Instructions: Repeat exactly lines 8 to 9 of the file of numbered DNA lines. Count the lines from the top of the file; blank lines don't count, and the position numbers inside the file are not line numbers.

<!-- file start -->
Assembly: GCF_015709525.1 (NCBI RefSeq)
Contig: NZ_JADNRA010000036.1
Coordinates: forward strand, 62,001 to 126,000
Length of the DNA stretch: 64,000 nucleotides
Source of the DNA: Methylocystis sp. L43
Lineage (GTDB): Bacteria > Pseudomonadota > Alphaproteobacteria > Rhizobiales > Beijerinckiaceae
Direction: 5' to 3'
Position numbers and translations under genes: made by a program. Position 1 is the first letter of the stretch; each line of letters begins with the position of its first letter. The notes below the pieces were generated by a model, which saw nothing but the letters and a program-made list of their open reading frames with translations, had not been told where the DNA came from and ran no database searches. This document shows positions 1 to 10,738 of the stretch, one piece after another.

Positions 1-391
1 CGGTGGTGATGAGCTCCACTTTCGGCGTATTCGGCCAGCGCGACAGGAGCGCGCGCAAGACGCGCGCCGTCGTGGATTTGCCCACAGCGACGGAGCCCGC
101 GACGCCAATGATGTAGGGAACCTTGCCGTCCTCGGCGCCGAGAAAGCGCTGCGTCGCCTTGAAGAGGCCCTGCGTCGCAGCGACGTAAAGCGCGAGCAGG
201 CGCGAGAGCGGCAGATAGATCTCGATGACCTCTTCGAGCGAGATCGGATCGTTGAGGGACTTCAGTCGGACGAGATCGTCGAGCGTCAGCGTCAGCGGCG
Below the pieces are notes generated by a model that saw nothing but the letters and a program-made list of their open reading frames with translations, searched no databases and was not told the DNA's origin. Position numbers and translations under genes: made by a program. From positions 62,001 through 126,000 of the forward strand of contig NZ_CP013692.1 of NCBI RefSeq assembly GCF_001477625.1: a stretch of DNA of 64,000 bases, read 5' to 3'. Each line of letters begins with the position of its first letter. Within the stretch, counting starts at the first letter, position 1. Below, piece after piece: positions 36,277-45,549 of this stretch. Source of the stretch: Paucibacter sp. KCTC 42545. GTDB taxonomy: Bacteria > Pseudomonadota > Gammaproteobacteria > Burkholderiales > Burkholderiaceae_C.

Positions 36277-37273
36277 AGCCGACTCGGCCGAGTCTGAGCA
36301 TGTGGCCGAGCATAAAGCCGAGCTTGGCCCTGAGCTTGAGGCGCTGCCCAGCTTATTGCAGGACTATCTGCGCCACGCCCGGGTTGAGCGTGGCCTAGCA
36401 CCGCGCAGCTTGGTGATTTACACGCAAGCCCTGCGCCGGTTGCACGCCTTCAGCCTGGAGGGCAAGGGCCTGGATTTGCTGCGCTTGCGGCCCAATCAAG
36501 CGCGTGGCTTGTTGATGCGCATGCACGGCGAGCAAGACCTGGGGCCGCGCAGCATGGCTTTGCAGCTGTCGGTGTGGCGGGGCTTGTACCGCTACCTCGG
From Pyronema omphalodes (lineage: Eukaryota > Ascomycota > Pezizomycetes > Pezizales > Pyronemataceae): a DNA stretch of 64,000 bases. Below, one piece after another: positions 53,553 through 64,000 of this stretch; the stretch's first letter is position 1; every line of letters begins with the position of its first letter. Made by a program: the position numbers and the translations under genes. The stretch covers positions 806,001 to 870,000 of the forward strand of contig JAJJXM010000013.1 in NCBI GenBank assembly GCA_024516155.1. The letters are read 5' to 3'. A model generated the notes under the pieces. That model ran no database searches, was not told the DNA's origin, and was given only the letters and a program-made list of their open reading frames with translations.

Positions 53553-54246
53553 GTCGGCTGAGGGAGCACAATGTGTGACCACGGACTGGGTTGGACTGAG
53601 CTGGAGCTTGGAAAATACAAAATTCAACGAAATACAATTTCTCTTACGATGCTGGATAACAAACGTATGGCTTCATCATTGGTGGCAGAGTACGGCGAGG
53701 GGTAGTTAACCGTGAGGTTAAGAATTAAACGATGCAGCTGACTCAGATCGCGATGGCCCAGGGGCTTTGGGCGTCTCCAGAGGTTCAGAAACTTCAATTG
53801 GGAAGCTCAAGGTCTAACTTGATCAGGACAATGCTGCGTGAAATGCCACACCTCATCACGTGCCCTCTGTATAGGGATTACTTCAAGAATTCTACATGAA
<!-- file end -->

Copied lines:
Position numbers and translations under genes: made by a program. Position 1 is the first letter of the stretch; each line of letters begins with the position of its first letter. The notes below the pieces were generated by a model, which saw nothing but the letters and a program-made list of their open reading frames with translations, had not been told where the DNA came from and ran no database searches. This document shows positions 1 to 10,738 of the stretch, one piece after another.

Positions 1-391